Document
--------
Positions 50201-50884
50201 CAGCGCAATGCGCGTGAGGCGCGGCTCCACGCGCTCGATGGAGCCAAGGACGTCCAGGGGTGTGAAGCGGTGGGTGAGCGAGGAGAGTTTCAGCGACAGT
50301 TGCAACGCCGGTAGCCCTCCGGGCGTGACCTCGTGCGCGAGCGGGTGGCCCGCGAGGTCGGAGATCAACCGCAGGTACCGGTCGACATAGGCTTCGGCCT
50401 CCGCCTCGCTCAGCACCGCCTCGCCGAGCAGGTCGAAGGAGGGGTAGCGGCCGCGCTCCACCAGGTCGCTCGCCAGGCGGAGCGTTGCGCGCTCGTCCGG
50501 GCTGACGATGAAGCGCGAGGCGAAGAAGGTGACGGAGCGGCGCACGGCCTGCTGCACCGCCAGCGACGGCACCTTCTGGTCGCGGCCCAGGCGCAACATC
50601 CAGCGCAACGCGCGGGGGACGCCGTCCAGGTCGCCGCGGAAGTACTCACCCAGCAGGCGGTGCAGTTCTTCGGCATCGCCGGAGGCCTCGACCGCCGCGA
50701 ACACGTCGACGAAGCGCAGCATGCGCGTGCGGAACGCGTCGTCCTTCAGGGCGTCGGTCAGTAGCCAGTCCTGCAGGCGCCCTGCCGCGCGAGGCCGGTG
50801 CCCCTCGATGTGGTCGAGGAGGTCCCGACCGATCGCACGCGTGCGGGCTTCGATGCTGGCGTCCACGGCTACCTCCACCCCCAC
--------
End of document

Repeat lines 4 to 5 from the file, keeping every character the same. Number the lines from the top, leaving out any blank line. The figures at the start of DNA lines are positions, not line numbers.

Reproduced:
50401 CCGCCTCGCTCAGCACCGCCTCGCCGAGCAGGTCGAAGGAGGGGTAGCGGCCGCGCTCCACCAGGTCGCTCGCCAGGCGGAGCGTTGCGCGCTCGTCCGG
50501 GCTGACGATGAAGCGCGAGGCGAAGAAGGTGACGGAGCGGCGCACGGCCTGCTGCACCGCCAGCGACGGCACCTTCTGGTCGCGGCCCAGGCGCAACATC